Convex Hull

04_run
20161206

### Run 1

Input:

``points= [ (9,2),(5,6),(3,10),(11,13),(7,6),(15,18),(19,16),(13,4),(23,8),(17,12)  ]``

Output:

``````Points on the hull [(9, 2), (23, 8), (19, 16), (15, 18), (3, 10), (5, 6)]
Perimeter distance:  53.1991493831``````

Solution: the length of the wire we need to fence off the sheep is: 53.20. ### Run 2

Check if the convex hull implementation is correct by taking as input a list of 1000 random points: Conclusion: yes it's correct, all points fall within or on the convex hull.

### Run 3

And finally, let's take as input a list of 1000 random points from a normal distribution: ### Alternative implementation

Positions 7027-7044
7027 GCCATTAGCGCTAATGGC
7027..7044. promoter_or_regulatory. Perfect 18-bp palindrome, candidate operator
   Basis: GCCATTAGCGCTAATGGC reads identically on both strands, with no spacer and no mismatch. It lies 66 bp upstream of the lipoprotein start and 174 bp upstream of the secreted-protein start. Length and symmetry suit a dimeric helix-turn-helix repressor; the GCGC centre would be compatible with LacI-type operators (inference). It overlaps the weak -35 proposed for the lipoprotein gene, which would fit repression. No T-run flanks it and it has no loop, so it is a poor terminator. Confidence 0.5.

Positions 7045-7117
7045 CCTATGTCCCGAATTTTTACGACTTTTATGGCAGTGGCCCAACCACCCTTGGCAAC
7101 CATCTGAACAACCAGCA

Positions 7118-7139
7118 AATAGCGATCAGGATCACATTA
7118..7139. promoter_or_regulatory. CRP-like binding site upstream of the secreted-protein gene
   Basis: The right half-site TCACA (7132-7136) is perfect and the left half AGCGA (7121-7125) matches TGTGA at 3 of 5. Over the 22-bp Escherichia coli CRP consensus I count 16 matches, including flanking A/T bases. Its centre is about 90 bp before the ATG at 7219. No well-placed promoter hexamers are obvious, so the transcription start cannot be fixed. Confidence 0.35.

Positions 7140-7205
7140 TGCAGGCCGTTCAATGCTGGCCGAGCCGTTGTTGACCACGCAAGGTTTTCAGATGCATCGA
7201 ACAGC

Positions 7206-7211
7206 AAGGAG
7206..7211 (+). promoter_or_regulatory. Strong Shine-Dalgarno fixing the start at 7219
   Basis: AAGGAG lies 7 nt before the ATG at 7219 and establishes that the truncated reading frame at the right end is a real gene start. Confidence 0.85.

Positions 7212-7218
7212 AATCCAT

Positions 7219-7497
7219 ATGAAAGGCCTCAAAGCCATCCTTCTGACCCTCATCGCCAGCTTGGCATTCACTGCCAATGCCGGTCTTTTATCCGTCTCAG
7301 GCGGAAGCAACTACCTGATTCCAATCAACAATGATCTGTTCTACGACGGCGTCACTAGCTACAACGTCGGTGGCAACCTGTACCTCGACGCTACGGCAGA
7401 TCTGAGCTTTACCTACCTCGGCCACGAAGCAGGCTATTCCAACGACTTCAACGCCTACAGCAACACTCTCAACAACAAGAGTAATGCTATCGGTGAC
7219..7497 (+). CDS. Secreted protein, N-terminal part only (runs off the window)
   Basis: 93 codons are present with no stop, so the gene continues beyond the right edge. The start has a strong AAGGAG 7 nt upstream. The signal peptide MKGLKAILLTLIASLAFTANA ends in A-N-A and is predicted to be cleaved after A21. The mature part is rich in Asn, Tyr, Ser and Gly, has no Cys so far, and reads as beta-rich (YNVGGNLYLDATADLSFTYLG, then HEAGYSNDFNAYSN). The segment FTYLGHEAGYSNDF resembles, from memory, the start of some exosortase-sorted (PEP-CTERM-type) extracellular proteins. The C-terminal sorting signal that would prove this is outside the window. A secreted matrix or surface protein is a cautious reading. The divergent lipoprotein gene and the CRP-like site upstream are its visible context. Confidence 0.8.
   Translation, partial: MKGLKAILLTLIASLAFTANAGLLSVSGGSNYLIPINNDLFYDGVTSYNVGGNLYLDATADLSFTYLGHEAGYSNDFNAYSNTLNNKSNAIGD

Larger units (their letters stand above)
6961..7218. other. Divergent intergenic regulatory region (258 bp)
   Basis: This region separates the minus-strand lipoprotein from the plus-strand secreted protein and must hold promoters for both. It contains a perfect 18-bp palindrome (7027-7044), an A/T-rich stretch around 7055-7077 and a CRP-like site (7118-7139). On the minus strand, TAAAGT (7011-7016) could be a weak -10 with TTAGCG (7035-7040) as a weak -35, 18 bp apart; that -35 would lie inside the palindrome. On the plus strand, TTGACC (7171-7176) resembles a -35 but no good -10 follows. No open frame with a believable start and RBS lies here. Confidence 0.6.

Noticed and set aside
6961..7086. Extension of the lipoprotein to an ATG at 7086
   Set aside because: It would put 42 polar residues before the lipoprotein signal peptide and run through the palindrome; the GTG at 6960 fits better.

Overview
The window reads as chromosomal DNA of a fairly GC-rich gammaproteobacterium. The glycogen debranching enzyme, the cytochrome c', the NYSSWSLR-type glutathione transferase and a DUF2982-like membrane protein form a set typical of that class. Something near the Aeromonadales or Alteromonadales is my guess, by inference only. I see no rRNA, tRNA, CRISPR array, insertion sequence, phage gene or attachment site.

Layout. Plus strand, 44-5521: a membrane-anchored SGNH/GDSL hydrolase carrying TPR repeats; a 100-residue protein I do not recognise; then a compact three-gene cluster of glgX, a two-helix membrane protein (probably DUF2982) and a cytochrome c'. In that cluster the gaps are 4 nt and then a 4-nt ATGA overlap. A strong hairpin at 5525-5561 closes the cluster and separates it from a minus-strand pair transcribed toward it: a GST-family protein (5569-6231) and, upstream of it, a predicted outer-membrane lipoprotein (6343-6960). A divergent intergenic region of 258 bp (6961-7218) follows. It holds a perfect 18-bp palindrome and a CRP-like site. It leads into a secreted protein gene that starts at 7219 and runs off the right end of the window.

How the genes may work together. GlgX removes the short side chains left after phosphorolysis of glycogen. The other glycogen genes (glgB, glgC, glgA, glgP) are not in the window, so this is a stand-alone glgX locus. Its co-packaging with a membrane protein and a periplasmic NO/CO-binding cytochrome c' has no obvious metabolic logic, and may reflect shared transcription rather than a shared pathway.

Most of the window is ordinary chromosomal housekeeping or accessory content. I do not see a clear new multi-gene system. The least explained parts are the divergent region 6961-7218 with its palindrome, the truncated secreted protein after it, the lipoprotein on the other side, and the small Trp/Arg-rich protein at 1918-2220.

Here is a different implementation of the core Graham scan, the same as implemented by Sedgewick in algs4.cs.princeton.edu/99hull/GrahamScan.java.html.

Because of the stack operations I find this implementation more difficult to understand, but its big advantage is that it doesn't need to copy the whole points list.

 ```1 2 3 4 5 6 7 8 9 ``` ``````hulli=[] hulli.append(0) hulli.append(1) for i in range(2,len(points)): top=hulli.pop() while clockwise( points[hulli[-1]], points[top], points[i])<=0: top=hulli.pop() hulli.append(top) hulli.append(i)``````

Notes by Data Munging Ninja. Generated on nini:sync/20151223_datamungingninja/convexhull at 2016-12-26 08:22